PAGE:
In today’s rapidly changing world of work, where dramatic, unpredictable and complex
change is redefining the way in which organisations are to be managed, a realisation has
emerged that the intra- and interpersonal communication techniques of people are
fundamental in organisational success. This study argues that Neuro Linguistic
Programming (NLP) consists of the necessary techniques to impact on an organisation,
while its communication model and leadership behaviour adds to achieving organisational
success. Previous research in NLP has been done mostly in disciplines such as
psychology and linguistics, but a call is made to apply NLP in an organisational context.
Little empirical evidence exists with regards to the benefits of NLP techniques while even
fewer evidence is available in a South African context. In this study NLP’s relationship with
Emotional Intelligence, the development of leadership, the corporate world and several
communication theories are explored so as to understand the value it can contribute in a
time where the concept of organisational success is being re-defined. An integrated
framework of organisational success, incorporating NLP, Emotional Intelligence and
intrapersonal communication, is introduced that serves as an additional guideline to
measure the elements of organisational success in organisations, leaders or
communication models. This framework also leads to the conclusion that organisations,
leaders and communication models making use of NLP are better off than those not
making use of it. The benefits of NLP include motivating employees, managing conflict and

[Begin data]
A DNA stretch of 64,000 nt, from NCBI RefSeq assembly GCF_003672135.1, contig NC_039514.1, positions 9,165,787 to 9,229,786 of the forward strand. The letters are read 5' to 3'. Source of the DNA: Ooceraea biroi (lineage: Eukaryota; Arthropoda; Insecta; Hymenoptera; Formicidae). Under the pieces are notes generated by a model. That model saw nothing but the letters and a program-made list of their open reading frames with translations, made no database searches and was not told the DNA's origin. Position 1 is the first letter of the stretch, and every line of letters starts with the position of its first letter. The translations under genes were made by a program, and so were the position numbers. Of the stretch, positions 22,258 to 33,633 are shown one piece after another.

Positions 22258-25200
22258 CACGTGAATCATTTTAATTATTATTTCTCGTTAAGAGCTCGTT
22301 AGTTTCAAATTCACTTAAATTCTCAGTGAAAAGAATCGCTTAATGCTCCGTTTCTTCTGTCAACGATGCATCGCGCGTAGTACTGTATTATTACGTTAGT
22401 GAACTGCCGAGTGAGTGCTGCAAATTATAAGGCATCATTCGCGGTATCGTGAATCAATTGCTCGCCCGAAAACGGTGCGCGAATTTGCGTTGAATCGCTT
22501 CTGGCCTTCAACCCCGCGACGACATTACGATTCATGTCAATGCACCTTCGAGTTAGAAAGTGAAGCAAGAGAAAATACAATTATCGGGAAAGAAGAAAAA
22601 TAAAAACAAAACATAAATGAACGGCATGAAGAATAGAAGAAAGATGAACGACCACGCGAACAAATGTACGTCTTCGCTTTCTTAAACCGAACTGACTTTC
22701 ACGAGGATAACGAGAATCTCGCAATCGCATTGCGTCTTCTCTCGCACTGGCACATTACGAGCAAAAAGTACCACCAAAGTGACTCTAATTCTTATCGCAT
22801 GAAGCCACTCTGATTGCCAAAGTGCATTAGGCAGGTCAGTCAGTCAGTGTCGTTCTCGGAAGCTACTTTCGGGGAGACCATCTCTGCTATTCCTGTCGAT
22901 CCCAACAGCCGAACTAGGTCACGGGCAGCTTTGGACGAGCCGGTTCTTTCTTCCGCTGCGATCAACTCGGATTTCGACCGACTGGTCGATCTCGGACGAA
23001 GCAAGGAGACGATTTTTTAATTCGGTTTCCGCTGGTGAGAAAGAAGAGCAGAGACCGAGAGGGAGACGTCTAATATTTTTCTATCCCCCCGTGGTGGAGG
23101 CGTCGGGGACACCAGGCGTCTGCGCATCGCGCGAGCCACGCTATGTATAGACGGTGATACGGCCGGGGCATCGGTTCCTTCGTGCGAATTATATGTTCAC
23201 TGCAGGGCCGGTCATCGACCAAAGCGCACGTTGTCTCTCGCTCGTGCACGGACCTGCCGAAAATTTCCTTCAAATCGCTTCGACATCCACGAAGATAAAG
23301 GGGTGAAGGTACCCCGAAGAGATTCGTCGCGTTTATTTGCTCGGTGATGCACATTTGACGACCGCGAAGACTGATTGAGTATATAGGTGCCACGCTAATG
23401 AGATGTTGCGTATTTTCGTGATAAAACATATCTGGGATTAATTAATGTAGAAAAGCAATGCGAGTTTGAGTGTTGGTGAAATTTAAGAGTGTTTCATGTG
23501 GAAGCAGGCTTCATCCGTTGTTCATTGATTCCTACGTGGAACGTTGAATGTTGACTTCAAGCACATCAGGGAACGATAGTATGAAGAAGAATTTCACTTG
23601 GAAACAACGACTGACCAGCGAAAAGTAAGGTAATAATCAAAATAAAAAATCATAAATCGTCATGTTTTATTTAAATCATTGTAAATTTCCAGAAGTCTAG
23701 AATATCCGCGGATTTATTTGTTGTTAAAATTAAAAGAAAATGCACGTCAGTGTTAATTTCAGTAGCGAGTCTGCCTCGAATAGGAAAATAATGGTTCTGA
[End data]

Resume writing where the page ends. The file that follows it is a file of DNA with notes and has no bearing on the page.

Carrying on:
self-motivation, managing emotional states, communicating effectively, building trust,
increasing productivity, improving customer care, strategic planning, setting goals as well
as aligning visions and better flexibility.
This study establishes that intelligent leadership, the application of NLP techniques to the
intra- and interpersonal communication behaviour and management approaches of
leaders, can be correlated with organisational success. This is done by means of a case
study on the Solidarity Movement, a large non-profit organisation in South-Africa, where
five strategic leaders are analysed who are believed to be using and have implemented
NLP in the organisation. The result is that evidence is found to support the notion that NLP
improves the intra- and interpersonal behaviour of leaders and in turn contributes to
organisational success by applying NLP in their communication and leadership behaviour.
NLP is often presented as a magic toolkit for the self-improvement of individuals and have
since recently relied more on presuppositions than either qualitative or quantitative
research. This study adds to the credibility of NLP as an increasingly important instrument
for communication management as a discipline.
Dissertation (MCom)--University of Pretoria, 2014.